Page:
"It's Touissant," said Peggy standing up from what she was working on, "it's Mambo Kettly's bird. I've never seen him once without her around."

"Maybe it just strayed off?" David asked.

"I doubt it, I've never seen him stray more than a few feet from her before," she answered as she started to walk towards the bird.

David himself stood up and started to walk over to join her. "I really think it most likely wandered off."

"But David, what if she's hurt? " Peggy asked sounding worried, as the cockerel walked up to her and pecked at her feet.

"That's true, she's been valuable as all heck getting the locals to trust us," David said rubbing his chin thoughtfully.

"That and she's a sweet old lady I happen to like a lot, you heartless creep," Peggy snarled, not kidding nearly as much as David took it as. Touissant had jogged down the path leading to the old lady's house and turned back to look at them. He took another step and looked back again.

"He looks like he wants us to follow him," Peggy said.

"I'm sure he isn't smart enough. But if you're worried, if we must,"David said dubiously

"We must."

Both of them began to follow the rooster down the path, staying a few feet behind him as he went. He clearly was trying to get them to follow him for whatever reason, despite what David said. They were so engaged in that, they hadn't been looking behind them. They certainly didn't see the men come out of the woods. Dressed in rags. With an ashy white sheen on their dark skin. Marching directly to where they had just been. Odds were pretty good that they weren't sent by Mambo Kettly.

They had been following the trail for some time, and were getting close to Mambo Kettly's house when David said, "Don't look now, but we've got followers." Automatically Peggy's head turned to look back down the trail. "Hey, I told you not to look," David chided.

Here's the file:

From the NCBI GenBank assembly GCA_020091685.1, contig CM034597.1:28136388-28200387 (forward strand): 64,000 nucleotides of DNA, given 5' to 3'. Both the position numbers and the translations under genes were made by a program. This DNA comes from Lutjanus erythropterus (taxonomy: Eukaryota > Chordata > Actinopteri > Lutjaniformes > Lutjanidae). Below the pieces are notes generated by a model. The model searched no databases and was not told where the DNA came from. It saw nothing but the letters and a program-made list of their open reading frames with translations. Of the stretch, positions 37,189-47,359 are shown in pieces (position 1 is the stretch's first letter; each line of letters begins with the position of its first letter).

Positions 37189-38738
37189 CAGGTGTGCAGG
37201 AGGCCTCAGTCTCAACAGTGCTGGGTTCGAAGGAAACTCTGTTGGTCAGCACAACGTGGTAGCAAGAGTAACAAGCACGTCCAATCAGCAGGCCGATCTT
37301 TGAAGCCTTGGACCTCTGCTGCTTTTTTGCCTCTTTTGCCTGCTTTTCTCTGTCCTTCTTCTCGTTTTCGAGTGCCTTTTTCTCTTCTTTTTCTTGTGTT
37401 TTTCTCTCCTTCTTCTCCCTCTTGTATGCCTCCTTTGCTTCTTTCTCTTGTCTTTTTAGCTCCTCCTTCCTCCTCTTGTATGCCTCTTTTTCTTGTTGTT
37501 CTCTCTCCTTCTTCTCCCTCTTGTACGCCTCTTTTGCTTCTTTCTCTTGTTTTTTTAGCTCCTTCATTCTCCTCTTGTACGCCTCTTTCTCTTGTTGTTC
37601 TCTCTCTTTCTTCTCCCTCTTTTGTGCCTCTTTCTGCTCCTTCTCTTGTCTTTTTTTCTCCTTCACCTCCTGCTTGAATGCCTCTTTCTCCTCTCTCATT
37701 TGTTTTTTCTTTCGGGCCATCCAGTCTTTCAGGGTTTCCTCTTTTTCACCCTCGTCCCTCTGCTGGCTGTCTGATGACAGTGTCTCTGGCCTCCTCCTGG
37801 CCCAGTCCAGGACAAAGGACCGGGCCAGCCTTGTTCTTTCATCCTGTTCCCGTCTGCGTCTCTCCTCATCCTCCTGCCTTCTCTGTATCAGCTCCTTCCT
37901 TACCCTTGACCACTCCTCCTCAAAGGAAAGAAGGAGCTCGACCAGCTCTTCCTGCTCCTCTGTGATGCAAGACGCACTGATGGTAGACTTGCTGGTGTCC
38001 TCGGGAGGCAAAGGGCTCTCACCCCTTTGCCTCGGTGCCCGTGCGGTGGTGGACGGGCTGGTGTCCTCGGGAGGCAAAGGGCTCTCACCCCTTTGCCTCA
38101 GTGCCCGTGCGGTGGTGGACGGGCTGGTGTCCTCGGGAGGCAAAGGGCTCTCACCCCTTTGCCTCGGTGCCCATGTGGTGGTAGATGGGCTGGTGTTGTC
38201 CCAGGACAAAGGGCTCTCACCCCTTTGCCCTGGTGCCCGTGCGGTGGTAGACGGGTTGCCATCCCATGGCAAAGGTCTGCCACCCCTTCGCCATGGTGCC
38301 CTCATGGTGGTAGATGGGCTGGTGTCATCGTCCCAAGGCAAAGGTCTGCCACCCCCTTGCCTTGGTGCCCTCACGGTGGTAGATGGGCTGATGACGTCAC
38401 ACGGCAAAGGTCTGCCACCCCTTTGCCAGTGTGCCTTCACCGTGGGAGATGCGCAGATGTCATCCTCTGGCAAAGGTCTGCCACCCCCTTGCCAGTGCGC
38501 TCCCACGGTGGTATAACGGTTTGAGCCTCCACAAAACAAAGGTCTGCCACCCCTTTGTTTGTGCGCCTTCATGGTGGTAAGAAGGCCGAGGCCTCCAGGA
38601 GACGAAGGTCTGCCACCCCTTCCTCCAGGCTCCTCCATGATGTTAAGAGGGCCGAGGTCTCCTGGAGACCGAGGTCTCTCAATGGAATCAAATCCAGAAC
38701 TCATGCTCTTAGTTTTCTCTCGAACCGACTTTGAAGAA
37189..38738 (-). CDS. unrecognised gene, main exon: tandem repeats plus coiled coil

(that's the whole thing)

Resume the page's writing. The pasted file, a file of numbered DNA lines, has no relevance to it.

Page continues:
"Automatic," Peggy replied, "and if I had said that, like you wouldn't have looked?"

"Point. I suppose. Looking at them, I don't suppose it matters if they know you see them, now that I think about it."

"Maybe we should just move along a little quicker," Peggy said staring at the shambling men coming up the trail.

"Yes, I think that might be a fine idea. It's a lovely sweaty steamy day for a light jog wouldn't you agree?"

"Where the heck you been? I send Touissant for you ages ago!" Mambo Kettly boomed as they came into the clearing where her house stood.

"Thank god you're OK! I was worried when I saw Touissant!" exclaimed Peggy running over to the frail old woman.

"Which is more than I can say for you two I think," said Kettly gravely looking over their shoulders.

"I was meaning to ask you about that," David said looking over his own shoulder, not seeing anyone there yet, but sure that would be changing.

"You get in me house right now, I explain it to you," the old woman said beckoning them indoors.

Once they were all indoors the old lady turned to them, "Maybe this not the time for a whole lot of questions, so why don't we all be quiet for a minute and let me talk huh?"

Peggy looked at David who shrugged, then turned to Mambo Kettly and said, "OK, sure. What's this about."

The old lady gave her a smile and said, "Well, Mister David here, he got people who don't like him much. See, there be money in kickbacks and things. Gas need to go from place to place, you pay someone, make sure it gets there. You want to set up wires, it goes to a big ol' factory, lots of paying someone. And you keep on paying and paying one man or another. Mister David here has been doing things out the goodness of his heart, and where's the money in that? No policeman getting paid under no tables to protect the route the sun needs to take right? Not like gasoline, needs to be driven or pumped everywhere. Well some of them men, they hired themselves a bokor, he sees these panels and other things as magic that is competition to him, so he might have done it for free. You see anyone following you coming here?"

"Umm, yes, yes we did," said David gravely.

"Good thing you know me then huh Mister David?"

Peggy and David were still in the shack at Mambo Kettly's insistence, watching through an open window. The old lady had gone outside to face whatever was out there by herself, well, Touissant had gone with her. She had left the TV on and had pointed out the remote to both of them, "In case you don't want to be seeing what you don't want to be thinkin' bout none. Just a warning, Judge Judy be a re-run."

"Shouldn't we try and help her? " asked David.